The adventurer twins exploring the most remote parts of the world
(CNN) — They’ve already rowed across the Atlantic, flown over Australia with paramotors and traveled to some of the world’s most remote places.
Known as the Blue Pole Project powered by Quintet Earth, the voyage, likely to take around six weeks, will see the pair set sail from the UK, via the Canary Islands and the Azores archipelago, to the point in the Atlantic Ocean furthest away from land in any direction.
The Turner Twins, who are scheduled to depart towards the end of June, will travel on a 12-meter yacht fitted with a prototype hydrogen fuel cell in a bid to put the spotlight on hydrogen fuel technology, as well as ocean advocacy.
Ross and Hugo Turner (right) will be setting sail to the Atlantic Pole of Inaccessibility at the end of June.
They”ll also rely on hydrogen, which is created using renewable energy rather than fossil fuels, to power all of their equipment.
The pair, who’ve already traveled to four of the Poles of Inaccessibility, are collecting data for Plymouth University’s International Marine Litter Research Unit that will be used to help develop a clean up strategy for marine plastic pollution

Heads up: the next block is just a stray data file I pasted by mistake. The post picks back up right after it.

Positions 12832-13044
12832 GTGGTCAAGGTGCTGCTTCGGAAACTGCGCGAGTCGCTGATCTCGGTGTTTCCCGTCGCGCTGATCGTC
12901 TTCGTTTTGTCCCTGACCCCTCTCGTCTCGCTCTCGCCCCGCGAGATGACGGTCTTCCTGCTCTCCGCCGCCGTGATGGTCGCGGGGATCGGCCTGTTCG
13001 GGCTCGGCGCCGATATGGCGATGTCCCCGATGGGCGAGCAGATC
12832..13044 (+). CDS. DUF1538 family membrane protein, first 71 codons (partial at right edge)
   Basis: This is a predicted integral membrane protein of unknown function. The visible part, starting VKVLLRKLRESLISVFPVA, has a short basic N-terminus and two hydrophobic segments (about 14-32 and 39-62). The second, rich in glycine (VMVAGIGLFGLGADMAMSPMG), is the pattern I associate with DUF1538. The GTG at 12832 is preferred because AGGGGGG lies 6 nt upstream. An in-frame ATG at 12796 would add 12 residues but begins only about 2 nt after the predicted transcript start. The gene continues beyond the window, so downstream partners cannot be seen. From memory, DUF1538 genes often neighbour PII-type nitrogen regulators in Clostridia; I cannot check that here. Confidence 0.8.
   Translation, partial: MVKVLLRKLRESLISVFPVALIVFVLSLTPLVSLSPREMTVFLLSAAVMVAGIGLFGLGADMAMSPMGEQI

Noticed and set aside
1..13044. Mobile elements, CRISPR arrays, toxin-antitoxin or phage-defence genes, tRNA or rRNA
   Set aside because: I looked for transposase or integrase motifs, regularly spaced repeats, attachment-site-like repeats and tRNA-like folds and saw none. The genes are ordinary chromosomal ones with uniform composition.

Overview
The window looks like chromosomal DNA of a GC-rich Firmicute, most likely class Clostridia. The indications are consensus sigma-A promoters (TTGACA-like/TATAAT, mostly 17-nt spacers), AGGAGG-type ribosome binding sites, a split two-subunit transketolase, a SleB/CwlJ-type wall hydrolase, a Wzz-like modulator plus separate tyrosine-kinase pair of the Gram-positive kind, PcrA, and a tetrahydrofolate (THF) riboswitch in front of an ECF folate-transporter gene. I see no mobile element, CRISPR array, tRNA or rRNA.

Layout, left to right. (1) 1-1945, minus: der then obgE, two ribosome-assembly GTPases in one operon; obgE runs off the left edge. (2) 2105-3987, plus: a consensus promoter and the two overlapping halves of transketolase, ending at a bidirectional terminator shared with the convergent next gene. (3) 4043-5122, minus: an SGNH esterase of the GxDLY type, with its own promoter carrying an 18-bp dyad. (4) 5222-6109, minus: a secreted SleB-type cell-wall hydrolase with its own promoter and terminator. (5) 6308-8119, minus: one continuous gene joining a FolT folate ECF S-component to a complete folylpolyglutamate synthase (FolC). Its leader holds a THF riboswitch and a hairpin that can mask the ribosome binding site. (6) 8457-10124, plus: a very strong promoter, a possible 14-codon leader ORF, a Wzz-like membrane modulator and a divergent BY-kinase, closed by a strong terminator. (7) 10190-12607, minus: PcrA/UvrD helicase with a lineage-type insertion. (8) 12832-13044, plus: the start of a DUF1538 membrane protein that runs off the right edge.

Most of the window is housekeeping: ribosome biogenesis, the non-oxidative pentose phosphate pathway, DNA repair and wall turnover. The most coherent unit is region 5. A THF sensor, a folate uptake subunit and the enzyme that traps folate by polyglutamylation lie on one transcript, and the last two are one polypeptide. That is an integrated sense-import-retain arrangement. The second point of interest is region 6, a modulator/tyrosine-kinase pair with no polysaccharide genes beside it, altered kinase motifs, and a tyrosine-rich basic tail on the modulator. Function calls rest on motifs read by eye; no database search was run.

“The core of what we’re trying to do is discover something new,” Ross Turner tells CNN Travel. “To be curious and use new technology and science to make our trips more sustainable.
“And if we can prove that they [the new technologies] are more sustainable in these extreme environments, then it should give a good example for everyone back in cities and normal life that the new sustainable technologies are very much user friendly every day.”
The Turner Twins, who haven’t been on a major expedition since 2019, say they’re hugely excited about their upcoming adventure.
Their adventures together began at a young age. The pair say they spent much of their time “getting lost in their garden” during their younger years, before they were old enough to explore Dartmoor National Park, a vast moorland in Devon, southwest England close to the home they grew up in.
However, it was a freak accident that led to Hugo Turner breaking his neck and subsequently having neck reconstruction at the age of 17 that set them on the path to becoming professional adventurers.